This is a question that might not even emerge initially in the minds of IT security professionals. However, when we take a closer look, the differences are clear. Consider the history of IT and SCADA networks. The original “killer app” for IT networks was mainframe transaction processing. The original model for IT systems was a leger book – keep track of the money. The data in the leger book is what was important. This perspective continues to this day.
Where did SCADA networks come from? Before there were SCADA networks we controlled physical processes with switches, dials and gauges. When these were automated, gauges produced monitoring data, and switches and dials accepted computer control commands. Now think about this – how much do operations people care when someone far away takes out their binoculars and looks at our gauges, and steals our monitoring data? We generally care somewhat. Sometimes that data is a trade secret. The consequences of stealing monitoring data are similar on IT networks and OT networks.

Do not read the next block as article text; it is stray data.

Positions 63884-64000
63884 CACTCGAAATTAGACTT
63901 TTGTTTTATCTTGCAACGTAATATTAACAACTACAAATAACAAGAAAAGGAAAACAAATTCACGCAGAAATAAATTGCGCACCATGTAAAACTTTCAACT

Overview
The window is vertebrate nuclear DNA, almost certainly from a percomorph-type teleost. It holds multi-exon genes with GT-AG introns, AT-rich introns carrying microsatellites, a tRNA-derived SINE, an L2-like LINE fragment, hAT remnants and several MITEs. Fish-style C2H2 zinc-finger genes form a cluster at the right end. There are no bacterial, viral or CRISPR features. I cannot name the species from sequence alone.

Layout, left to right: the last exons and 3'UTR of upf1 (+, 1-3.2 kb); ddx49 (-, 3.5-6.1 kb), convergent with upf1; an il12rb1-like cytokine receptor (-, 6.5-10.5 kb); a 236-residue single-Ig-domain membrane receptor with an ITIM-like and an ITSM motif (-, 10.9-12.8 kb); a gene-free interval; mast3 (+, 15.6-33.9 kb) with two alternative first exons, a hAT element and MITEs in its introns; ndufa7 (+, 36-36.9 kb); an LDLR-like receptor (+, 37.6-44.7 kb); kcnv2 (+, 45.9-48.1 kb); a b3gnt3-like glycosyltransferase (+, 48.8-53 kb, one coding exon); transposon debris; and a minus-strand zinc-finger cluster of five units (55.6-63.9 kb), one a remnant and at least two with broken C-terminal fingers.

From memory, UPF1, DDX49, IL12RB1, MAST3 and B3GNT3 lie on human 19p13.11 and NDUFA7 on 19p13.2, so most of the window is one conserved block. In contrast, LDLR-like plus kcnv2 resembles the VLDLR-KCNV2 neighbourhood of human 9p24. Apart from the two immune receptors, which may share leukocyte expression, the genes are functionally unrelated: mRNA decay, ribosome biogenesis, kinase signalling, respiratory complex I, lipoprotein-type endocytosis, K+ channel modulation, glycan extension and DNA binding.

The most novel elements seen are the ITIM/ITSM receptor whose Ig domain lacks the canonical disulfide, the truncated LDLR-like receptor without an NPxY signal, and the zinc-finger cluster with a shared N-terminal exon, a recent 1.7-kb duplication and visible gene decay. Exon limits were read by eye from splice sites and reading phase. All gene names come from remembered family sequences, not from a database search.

Now – how much do we care if a stranger walks into our facility, walks up to our equipment and starts turning our dials and throwing our switches? We generally care enormously. Messing up the physical process can kill us, can shut down our billion-dollar production lines, and can corrupt outputs like clean water or pharmaceutical products. In short, tampering with physical processes put public safety at risk. Monitoring is data. Control signals are much, much more important than data.
IT security mechanisms are generally adequate to the task of protecting monitoring data. In contrast, they are completely inadequate to the task of protecting industrial control systems. So if we use IT security approaches and products to secure our control networks, then we are no more secure than IT systems.
This means that attacks can pivot between communicating systems, even systems with firewalls between them. Security is a continuum, not a binary value. This means that no matter what we do, there is always a set of attacks that will defeat us. Given the sad truth that all software can be hacked. All software has bugs after all, and some bugs are security vulnerabilities.
This is why industrial control security must be approached differently, and the best approach is to use unidirectional technology that prevents remote online attacks from entering the industrial control system.